Award winning Canadian documentary filmmaker Peter Davis presented his documentary Digging the Spanish Earth. Thanks to his interviews with Joris Ivens, Martha Gellhorn, Helen van Dongen and George Seldes, this film is of historical importance itself. Peter Davis also revisited locations in Madrid and Fuentedueña de Tajo where The Spanish Earth was shot in spring 1937.
Digging the Spanish Earth presents a clear narrative and structure with the history of the Spanish Civil War (1936-1939) and the production of the icon of documentary film: Ivens’ The Spanish Earth (1937). The selected news reel footage as well as the cross cutting between clips from the original film and the revisit tour of Peter Davis in Madrid and Fuentedueña de Tajoa make it a vivid, clarifying and moving film.
The most striking aspect which elevates the film to an historical important document itself is the number of interviews with eye witnesses of the shooting of the film: Joris Ivens himself, Helen van Dongen (editor), Martha Gellhorn (journalist) and George Seldes (journalist). These interviews on film were already shot in 1981, but never published before. ‘The people, the passion and the politics’, as Peter Davis calls it himself.
He visited the Joris Ivens Archives in Nijmegen twice to study the documents. In Spain he was accompanied by two specialists: Dr. Almudena Cros Gutierrez and Dr. Alex Vernon. Almudena is an art historian, founder of Across Madrid (touring) and president of the Associaciónde Amigosde las Brigadas Internacionales (AABI). The story of the Civil War is also the story of her family. Alex Vernon teaches post-1900 American literature at Hendrix College and specializes in war literature, among others of Ernest Hemingway. He published Hemingways Second War: bearing witness to the Spanish Civil War (2011). Their interventions on the very spots where Ivens, John Fernhout, Hemingway and John Dos Passos made the film are informative, balanced and nuanced.
One of the surprising elements of the documentary is that images of Spain in Flames are included, the lost documentary of Helen van Dongen which precedes The Spanish Earth. Also new is the fact that Davis found out what happened to the protagonist of Ivens’film: Julian. At the time he was a soldier in Madrid, returned to Fuentedueña de Tajo, but disappeared again during the shooting of the film.
The documentary was nominated for the Best feature Documentary of the Madrid International Film Festival 2017.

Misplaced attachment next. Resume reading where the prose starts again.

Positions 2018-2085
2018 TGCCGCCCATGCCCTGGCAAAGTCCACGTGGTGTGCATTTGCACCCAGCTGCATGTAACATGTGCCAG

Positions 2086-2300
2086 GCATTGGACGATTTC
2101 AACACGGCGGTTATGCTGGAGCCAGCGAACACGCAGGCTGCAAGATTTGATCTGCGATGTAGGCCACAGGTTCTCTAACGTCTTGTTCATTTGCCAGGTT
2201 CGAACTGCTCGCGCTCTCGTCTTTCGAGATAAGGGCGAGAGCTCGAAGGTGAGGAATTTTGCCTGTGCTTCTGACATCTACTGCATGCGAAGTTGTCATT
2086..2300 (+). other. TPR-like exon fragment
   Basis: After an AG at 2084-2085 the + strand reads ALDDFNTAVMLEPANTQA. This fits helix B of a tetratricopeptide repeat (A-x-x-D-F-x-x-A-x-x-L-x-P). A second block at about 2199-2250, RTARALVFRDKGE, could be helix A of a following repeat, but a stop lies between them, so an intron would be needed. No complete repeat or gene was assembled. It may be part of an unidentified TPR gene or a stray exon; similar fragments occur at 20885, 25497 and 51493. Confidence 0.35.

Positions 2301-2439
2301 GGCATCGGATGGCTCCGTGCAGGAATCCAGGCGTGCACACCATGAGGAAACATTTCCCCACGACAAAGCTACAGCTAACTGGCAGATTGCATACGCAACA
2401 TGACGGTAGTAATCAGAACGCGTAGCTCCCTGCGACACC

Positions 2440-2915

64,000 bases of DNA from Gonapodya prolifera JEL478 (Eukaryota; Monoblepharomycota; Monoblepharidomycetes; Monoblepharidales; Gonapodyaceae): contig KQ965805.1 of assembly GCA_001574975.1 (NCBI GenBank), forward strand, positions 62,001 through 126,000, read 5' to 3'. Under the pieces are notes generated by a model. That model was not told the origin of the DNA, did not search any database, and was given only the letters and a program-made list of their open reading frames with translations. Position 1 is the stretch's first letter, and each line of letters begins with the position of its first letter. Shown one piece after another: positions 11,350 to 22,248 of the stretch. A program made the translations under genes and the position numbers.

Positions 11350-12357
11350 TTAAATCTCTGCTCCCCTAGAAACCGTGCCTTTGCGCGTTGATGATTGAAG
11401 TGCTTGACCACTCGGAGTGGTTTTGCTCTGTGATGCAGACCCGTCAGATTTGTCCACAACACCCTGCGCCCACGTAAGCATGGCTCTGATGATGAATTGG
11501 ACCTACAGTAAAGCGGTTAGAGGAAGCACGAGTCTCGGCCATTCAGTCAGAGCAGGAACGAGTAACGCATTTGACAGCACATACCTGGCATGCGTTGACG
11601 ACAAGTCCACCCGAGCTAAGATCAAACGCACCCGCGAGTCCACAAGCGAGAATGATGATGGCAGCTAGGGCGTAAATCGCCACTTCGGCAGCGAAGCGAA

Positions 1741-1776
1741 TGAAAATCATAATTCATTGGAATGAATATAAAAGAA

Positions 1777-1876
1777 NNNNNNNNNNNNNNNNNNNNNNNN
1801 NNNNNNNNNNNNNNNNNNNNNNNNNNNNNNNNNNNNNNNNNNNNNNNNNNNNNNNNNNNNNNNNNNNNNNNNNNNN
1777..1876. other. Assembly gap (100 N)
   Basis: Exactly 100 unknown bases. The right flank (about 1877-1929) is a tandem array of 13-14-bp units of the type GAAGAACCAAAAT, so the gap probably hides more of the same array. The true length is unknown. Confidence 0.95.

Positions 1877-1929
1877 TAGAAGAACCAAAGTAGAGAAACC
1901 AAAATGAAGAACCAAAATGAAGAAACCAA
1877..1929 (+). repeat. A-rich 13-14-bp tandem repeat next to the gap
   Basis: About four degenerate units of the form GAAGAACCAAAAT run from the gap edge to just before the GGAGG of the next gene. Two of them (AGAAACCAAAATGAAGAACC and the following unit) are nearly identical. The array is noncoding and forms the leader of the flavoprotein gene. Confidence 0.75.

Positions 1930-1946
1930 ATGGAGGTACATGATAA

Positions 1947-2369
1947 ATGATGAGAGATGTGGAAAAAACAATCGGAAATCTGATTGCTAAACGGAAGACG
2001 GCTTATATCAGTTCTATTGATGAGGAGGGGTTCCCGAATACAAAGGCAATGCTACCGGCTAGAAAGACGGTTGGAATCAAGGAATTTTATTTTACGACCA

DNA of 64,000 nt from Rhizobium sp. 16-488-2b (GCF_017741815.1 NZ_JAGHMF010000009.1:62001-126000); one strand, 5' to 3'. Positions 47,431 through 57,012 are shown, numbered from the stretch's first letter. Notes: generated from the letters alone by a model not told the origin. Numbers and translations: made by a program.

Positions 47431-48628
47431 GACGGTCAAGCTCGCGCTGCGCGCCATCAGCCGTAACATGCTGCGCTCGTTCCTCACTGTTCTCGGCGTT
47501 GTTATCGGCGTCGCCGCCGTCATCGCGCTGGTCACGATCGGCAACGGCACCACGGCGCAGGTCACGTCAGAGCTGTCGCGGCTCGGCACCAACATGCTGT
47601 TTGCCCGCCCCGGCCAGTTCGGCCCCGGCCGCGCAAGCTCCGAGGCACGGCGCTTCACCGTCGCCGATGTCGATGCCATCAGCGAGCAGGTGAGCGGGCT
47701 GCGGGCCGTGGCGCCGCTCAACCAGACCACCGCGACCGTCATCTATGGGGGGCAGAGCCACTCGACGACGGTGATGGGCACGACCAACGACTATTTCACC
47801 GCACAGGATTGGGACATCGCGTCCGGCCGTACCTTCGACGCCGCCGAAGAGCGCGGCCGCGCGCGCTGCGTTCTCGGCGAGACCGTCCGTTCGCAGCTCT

About Peter Davis and his production company Villon Film (Vancouver, Canada)
Villon Films has been independently producing and distributing award-winning films since 1970. With a strong focus on socio-political documentary, the collection spans such issues as government, history, ecology, culture, health and science, women’s issues, biography, and the apartheid period of South African history, among others.
Villon Films was founded by Peter Davis, who has written, produced, and directed more than seventy documentaries. His work has been shown on every major television network on the globe including CBC, CTV, BBC, CBS, NBC, Swedish Television, German Television, and NHK Japan.
Davis was born and raised in England. He completed his masters studies at Oxford University before emigrating to Sweden and then North America. His early career included positions as scriptwriter for the National Film Board of Canada; director-cameraman for BBC, CBC, Swedish TV, Danish TV, Australian Broadcasting, and WNET; as well as producer for Swedish TV, London’s Rediffusion Television, BBC, CBS, CBC, CTV, Polytel (West Germany), WNET, the United Nations, UNICEF, and C.A.R.E.
The Villon Films collection includes biographies of spies such as CIA agent and Watergate conspirator E. Howard Hunt and U2 Pilot Francis Gary Powers, and of the World War II Foreign Service officers who were accused of “losing China”; a satirical history of the American annexation of the Philipines; and a sociological history of the Jewish experience in the Catskills.
The Peter Davis Collection at Indiana University represents over 50 years of work. It includes not only films, but also corresponding outtakes, photographs, audio cassettes, and manuscripts, all available for research and study. The South African material spans the period of the most intensive struggle for human rights in that country, and also includes historical footage dating from the beginning of the century. Among the documentaries held there are Remember Mandela!, In Darkest Hollywood, White Laager and Generations of Resistance.
Both Peter Davis and Villon Films have won numerous awards, including:
In Darkest Hollywood, First Prize, Big Muddy Film Festival, 1994
This Bloody, Blundering Business, Blue Ribbon, American Film Festival, 1978
Stocking Up, Red Ribbon, American Film Festival, 1982
Winnie Mandela:Under Apartheid, Blue Ribbon, American Film Festival, 1986; Urkunde, Internationalen Demokratischen Frauenfoderation, 1986; League of Mediterranean Women’s plaque, 1987
Getting The Most From Your Garden, Red Ribbon, American Film Festival, 1981
Side by Side, Women against AIDS in Zimbabwe, Jury Award, WHO, 1995
D.H. Lawrence in Taos, The Chris Award, the Film Council for Greater Columbus, 1970
D. H. Lawrence in Taos, Blue Ribbon Award, American Film Festival, 1970.